|Date of birth||18 September 1990|
|Place of birth||Lyon, France|
|Height||1.77 m (5 ft 10 in)|
* Senior club appearances and goals counted for the domestic league only and correct as of 09:33, 17 July 2019 (UTC)|
‡ National team caps and goals correct as of 10:55, 25 July 2019 (UTC)
Anice Badri spent his childhood in Lyon, his hometown. At the age of 13, he joined the Olympique Lyonnais training center and played for three years in the youth teams of the club. In 2006, he suffered a herniated disc and must stop football for more than a year. He found the ground in 2008 at AS Saint-Priest, where he remained a year under the team under 19 years. He then moved to Monts d'Or Azergues Foot where he joined the first team in July 2010. He only played five matches in CFA2 until September of this year, when he joined Lille OSC, club reserve team. He played for two and a half years, playing 40 games for 9 goals.
On 31 January 2013, Badri was loaned to Royal Mouscron-Péruwelz, a Belgian Second Division team. He is regularly lined up and his loan extended for a season. He became a holder during the 2013–2014 and was an important part in the victory of the club in the final round for the accession to the Belgian First Division A, he scored a goal at each of the last three matches. He is transferred free of charge by Mouscron-Péruwelz on 3 July 2014 and scored a goal for his first match in Belgian First Division A against Anderlecht. He was holder at each match during the first lap but then sees his second half of the season disturbed by minor injuries.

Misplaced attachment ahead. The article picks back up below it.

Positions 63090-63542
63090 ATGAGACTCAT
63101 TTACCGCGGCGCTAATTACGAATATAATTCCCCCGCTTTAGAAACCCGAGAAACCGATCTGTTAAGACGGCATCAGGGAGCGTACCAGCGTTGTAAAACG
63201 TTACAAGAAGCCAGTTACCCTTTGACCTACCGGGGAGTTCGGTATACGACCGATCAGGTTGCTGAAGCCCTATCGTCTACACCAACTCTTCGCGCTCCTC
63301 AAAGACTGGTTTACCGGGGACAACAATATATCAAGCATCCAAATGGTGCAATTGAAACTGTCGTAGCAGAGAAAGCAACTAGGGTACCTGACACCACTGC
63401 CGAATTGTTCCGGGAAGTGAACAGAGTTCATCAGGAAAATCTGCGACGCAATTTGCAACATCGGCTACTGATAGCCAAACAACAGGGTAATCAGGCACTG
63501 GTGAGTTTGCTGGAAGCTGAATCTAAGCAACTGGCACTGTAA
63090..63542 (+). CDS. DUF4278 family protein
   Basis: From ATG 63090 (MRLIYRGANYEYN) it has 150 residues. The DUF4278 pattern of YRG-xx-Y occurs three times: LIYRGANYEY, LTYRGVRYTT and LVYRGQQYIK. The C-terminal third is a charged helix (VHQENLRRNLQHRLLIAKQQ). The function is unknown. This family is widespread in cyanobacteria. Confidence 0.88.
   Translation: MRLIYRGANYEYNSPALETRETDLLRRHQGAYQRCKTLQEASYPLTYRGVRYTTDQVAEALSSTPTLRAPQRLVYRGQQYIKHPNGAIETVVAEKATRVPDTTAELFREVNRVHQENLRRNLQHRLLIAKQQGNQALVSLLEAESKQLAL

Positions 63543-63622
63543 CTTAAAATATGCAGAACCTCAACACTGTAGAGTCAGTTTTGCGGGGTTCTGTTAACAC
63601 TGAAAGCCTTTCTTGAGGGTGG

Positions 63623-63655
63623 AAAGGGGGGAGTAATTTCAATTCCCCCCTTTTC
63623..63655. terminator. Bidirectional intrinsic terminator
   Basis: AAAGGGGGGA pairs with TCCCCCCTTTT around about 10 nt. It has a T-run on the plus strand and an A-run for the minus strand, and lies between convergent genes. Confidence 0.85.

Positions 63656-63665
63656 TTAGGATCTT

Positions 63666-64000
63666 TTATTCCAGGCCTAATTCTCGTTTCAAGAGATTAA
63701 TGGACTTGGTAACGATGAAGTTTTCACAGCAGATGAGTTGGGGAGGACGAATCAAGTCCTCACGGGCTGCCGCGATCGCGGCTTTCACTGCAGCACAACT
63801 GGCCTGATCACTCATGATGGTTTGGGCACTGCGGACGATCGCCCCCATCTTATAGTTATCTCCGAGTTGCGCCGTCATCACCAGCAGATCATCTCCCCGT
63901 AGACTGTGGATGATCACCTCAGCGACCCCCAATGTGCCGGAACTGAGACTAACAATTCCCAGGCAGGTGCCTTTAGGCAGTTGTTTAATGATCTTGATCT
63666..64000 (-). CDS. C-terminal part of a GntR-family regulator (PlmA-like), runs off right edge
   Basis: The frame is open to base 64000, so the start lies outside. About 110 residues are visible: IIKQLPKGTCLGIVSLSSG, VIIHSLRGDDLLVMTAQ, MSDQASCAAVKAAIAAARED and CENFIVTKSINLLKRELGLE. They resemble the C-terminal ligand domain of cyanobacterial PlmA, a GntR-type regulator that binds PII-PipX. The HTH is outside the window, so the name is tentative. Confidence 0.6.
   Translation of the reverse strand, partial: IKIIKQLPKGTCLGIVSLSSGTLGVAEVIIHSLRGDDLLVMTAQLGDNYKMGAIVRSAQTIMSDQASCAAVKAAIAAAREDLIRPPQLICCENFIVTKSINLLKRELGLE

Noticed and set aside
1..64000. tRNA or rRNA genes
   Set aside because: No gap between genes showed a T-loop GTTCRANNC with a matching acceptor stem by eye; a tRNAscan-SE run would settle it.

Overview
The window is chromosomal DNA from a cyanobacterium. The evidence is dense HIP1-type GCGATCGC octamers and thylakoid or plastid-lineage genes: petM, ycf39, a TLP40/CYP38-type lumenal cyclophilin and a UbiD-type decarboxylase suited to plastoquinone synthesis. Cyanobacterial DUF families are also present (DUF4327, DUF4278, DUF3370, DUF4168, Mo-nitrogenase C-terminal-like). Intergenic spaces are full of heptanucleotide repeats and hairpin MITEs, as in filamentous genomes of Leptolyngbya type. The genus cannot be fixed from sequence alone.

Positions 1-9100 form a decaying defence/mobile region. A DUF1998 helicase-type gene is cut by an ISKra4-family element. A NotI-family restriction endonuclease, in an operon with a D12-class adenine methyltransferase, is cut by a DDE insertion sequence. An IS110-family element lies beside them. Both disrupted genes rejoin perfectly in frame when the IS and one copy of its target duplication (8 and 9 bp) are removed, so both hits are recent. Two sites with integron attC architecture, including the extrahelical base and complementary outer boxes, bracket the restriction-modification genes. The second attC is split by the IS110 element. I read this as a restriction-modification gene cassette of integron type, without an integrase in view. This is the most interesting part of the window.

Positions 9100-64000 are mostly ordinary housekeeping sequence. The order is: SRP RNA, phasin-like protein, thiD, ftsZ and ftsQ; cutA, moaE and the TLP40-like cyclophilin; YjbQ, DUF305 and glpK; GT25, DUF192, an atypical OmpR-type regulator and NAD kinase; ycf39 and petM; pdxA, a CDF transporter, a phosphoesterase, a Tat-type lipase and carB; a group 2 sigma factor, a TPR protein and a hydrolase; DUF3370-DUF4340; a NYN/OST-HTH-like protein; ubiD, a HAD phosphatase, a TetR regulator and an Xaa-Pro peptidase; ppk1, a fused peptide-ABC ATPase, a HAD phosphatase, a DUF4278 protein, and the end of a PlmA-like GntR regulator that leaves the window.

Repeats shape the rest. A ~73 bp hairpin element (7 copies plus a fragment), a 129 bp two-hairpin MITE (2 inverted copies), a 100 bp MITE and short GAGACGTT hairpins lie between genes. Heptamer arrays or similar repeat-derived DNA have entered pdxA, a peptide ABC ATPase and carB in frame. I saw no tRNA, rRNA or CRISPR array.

Badri was born and raised in France to parents of Tunisian descent. Badri opted to represent the Tunisia national football team, and got his first call-up for a set of AFCON qualifiers against Togo on March 2016. He scored his first goal on 5 September 2017 against DR Congo in Kinshasa at the 79th minute which brought the team closer to qualifying for the World Cup in Russia.
- As of 25 July 2019
- Scores and results list Tunisia's goal tally first.
|1.||5 September 2017||Stade des Martyrs, Kinshasa, DR Congo||DR Congo||2–2||2–2||2018 FIFA World Cup qualification|
|2.||28 May 2018||Estádio Municipal, Braga, Portugal||Portugal||1–2||2–2||Friendly|
|3.||1 June 2018||Stade de Genève, Geneva, Switzerland||Turkey||1–1||2–2|
|4.||22 March 2019||Stade Olympique de Radès, Radès, Tunisia||Eswatini||2–0||4–0||2019 Africa Cup of Nations qualification|
|5.||11 June 2019||Gradski stadion Varaždin, Varaždin, Croatia||Croatia||1–0||2–1||Friendly|
- "2018 FIFA World Cup Russia – List of Players" (PDF). FIFA.com. Fédération Internationale de Football Association. 4 June 2018. Retrieved 4 June 2018.
- "Anice Badri » Club matches". worldfootball.net. Retrieved 17 July 2019.
- Officiel: Anice Badri quitte Mouscron‚ walfoot.be, 2 August 2016
- "Anderlecht vs. Mouscron-Péruwelz – 27 July 2013 – Soccerway". soccerway.com. Retrieved 29 July 2014.
- "No major surprises in Tunisia squad – 2017 Africa Cup of Nations Qualifiers – Tunisia". African Football. Retrieved 22 May 2018.
- Crawford, Stephen (4 June 2018). "Revealed: Every World Cup 2018 squad - Final 23-man lists". Goal. Retrieved 16 July 2019.
- Okeleji, Oluwashina (2 June 2018). "Tunisia World Cup squad: Leicester City's Benalouane in 23-man squad". BBC Sport. Retrieved 17 July 2019.
- "Anice Badri". National Football Teams. Benjamin Strack-Zimmerman. Retrieved 14 July 2018.